Celebrating a Century of Scholastic Journalism Education

JEA Centennial

CELEBRATING A CENTURY OF SCHOLASTIC JOURNALISM EDUCATION
Celebrating a Century of Scholastic Journalism Education

JEA Centennial

Celebrating a Century of Scholastic Journalism Education

JEA Centennial

Our 100 lists of 100: Indiana

Photo+by+Amber+Anderson+%2F+Wikimedia+Commons
Photo by Amber Anderson / Wikimedia Commons

Even a Hoosier isn’t really sure who or what a Hoosier is, but don’t let that stop you from finding out all about “the Crossroads of America.”

1. The Indianapolis Star has the largest printing press in the nation.
2. The Indianapolis Star is housed in a former Nordstrom department store.
3. Legendary adviser Ruth Marie Griggs served as president of JEA.
4. Former newspaper publisher, Nelson Poynter, grew up in Indiana and attended IU. He would go on to found what would become the Poynter Institute.
5. Brian Lamb, who founded C-SPAN is a Purdue University graduate who grew up in Indiana.
6. Five members of the Indiana Journalism Hall of Fame have connections to scholastic journalism.
7. Indianapolis is the 25th largest media market. The northwest corner of the state is served by the Chicago media market, the third largest in the country.
8. The Society of Professional Journalists calls Indianapolis home.
9. Five Indiana advisers have been named National High School Journalism Teacher of the Year: Mary Benedict, Ruth Marie Griggs, Terry Nelson, Jim Streisel and Tom Gayda.
10. First Amendment champions Dave Adams (IU) and Louis Ingelhart (Ball State) both enjoyed lengthy careers in Indiana.
11. National broadcast journalists who spent time on Indiana media include: Linsey Davis, Charly Arnolt, Mike Barz, Nicole Manske, Sage Steele, Jane Pauley, Meshach Taylor, David Letterman, Emily Gimmel, Aishah Hansie, Sara Snow and Catt Sadler.
12. The Indianapolis Star has the largest circulation of any newspaper in Indiana.
13. Top journalism schools in Indiana include Ball State University, Indiana University and Franklin College.
14. Eight Hoosiers have received a JEA Medal of Merit honor: Mary Benedict, Dick Johns, Jack Dvorak, Marilyn Weaver, Tom Gayda, Kim Green, Nancy Hastings and Brian Hayes.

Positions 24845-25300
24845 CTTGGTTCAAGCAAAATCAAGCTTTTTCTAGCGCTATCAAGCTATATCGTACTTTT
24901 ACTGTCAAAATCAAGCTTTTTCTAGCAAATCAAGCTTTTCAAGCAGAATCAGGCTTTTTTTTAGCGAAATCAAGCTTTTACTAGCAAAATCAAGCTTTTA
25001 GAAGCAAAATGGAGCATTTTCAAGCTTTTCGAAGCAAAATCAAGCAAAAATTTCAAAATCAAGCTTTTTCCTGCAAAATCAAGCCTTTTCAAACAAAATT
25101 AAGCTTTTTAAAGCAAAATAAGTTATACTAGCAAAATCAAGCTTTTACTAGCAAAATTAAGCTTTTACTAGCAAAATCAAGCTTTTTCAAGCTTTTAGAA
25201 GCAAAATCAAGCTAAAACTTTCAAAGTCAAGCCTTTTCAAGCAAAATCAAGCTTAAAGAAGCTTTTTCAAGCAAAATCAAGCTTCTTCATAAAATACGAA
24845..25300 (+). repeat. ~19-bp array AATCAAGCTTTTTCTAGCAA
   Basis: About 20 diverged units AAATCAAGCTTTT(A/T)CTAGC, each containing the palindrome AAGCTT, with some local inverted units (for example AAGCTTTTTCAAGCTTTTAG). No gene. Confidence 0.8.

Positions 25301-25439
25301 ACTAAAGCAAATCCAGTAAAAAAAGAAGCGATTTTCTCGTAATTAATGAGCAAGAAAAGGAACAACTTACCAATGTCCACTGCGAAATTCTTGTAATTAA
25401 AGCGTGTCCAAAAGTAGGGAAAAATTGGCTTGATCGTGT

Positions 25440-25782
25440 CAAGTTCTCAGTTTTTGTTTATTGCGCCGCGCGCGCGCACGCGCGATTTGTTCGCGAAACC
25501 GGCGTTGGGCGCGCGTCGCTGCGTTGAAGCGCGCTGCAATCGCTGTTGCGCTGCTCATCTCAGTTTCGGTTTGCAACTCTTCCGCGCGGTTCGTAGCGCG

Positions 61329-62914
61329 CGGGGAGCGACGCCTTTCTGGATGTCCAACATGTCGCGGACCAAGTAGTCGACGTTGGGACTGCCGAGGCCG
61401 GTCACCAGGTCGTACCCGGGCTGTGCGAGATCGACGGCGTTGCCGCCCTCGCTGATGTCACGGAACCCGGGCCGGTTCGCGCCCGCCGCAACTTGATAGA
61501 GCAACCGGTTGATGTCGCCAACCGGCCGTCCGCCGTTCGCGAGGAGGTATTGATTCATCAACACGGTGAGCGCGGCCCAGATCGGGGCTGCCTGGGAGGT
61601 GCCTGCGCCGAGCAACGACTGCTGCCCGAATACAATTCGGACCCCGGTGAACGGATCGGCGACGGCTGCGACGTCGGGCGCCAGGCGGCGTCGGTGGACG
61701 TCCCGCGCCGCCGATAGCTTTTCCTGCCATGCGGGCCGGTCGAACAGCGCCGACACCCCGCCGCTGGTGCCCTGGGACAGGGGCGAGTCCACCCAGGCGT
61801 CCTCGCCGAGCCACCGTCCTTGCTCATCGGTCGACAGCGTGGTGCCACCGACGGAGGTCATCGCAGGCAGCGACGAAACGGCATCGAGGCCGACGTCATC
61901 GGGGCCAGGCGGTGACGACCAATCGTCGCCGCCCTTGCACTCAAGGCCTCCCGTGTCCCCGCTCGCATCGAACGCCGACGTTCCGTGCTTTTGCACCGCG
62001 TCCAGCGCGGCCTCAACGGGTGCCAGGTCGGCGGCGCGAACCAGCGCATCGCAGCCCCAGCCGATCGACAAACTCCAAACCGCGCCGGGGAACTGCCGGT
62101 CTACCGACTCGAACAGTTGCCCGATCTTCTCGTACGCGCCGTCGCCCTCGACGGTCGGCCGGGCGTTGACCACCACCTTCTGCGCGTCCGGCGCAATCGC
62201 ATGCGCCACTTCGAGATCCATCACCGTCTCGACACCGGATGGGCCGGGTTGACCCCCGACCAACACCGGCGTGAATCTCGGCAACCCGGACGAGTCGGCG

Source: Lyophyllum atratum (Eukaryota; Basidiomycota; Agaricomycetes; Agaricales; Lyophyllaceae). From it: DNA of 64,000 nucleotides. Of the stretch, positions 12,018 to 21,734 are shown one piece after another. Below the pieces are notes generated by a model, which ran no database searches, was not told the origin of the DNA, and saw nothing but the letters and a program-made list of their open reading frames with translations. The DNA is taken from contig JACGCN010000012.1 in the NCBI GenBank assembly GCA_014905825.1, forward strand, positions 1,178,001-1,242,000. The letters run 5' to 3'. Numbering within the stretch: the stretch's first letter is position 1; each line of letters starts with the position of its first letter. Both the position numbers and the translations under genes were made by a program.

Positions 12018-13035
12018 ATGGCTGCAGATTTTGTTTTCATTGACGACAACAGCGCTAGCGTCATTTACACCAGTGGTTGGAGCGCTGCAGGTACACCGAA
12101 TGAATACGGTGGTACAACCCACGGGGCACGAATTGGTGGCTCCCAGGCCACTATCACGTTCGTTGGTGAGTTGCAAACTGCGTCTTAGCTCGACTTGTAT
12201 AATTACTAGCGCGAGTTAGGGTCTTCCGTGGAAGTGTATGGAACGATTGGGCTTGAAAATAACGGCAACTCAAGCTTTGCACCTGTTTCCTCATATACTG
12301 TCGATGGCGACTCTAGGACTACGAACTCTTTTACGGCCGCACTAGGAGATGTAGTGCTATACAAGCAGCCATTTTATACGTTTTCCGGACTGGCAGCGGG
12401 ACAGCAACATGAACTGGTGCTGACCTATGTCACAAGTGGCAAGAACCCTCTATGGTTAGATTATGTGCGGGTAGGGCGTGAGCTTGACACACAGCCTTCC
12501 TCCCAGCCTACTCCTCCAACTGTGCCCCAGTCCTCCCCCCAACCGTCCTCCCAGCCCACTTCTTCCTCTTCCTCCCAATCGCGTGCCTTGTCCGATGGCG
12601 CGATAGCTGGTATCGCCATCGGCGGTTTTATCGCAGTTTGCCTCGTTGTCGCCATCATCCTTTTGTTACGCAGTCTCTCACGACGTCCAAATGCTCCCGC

15. Two H.L. Hall National Yearbook Advisers of the Year were from Indiana: Nancy Hastings and Kim Green.
16. Three schools from Indiana have received the First Amendment Press Freedom award: North Central High School in Indianapolis, Muncie Central High School and Franklin Community High School.
17. Longtime retired Quill & Scroll executive director Dick Johns is from Indiana.
18. Five JEA Carl Towley award winners are from Indiana: Ruth Marie Griggs, Louis Inglehart, Dick Johns, Marilyn Weaver and Jack Dvorak.
19. Four JEA Administrators of the Year are from Indiana: C E Quandt (North Central High School), Jeffry M. Henderson (Bloomington High School North), Evans Branigan III (North Central High School) and Brian Knight (Southport High School).
20. Famous journalists from Indiana include: Ernie Pyle, Jane Pauley, Steve Kroft, Tom French and Frank Reynolds. David Letterman and Kurt Vonnegut are other Hoosiers with journalism ties.
21. Ella Sengenberger, former Arsenal Tech High School adviser, was the first president of the IHSPA.
22. The Indiana High School Press Association, housed at Franklin College, was founded by students in 1922 and is the oldest state scholastic press association in the country.
23. Indiana was home to two national conventions: fall 1990 and fall 2016.
24. Home of the Indianapolis 500.
25. Gary, Indiana is the birthplace of the Jackson 5.
26. The Coca-Cola bottle was invented in Indiana.
27. Hoosiers love a good friend tenderloin sandwich — the bigger the better.
28. There are several unconfirmed stories, but no one knows where the term “Hoosier” comes from.
29. The love of basketball is evident: Indiana has the most “big” high school gyms in the country.
30. The Indianapolis International Airport often tops lists as the best airport in North America.
31. Hamilton County cities like Carmel, Fishers and Zionsville are often considered the best places to live in the U.S.
32. Kurt Vonnegut was born in Indiana.
33. Recent vice presidents Dan Quayle and Mike Pence are both Hoosiers.
34. Indianapolis has the second most monuments, only behind Washington, D.C.
35. Movies that take place entirely or in part in Indiana include: “Hoosiers,” “A League of Their Own,” “Close Encounters of the Third Kind,” “Rudy” and “Breaking Away.”
36. TV shows that take place in Indiana include: “One Day at a Time,” “Parks & Recreation,” “The Middle,” “Stranger Things,” “Close to Home” and “The Jeff Foxworthy Show.”
37. Letters mailed to Santa Claus end up in the city named for the gift-giver.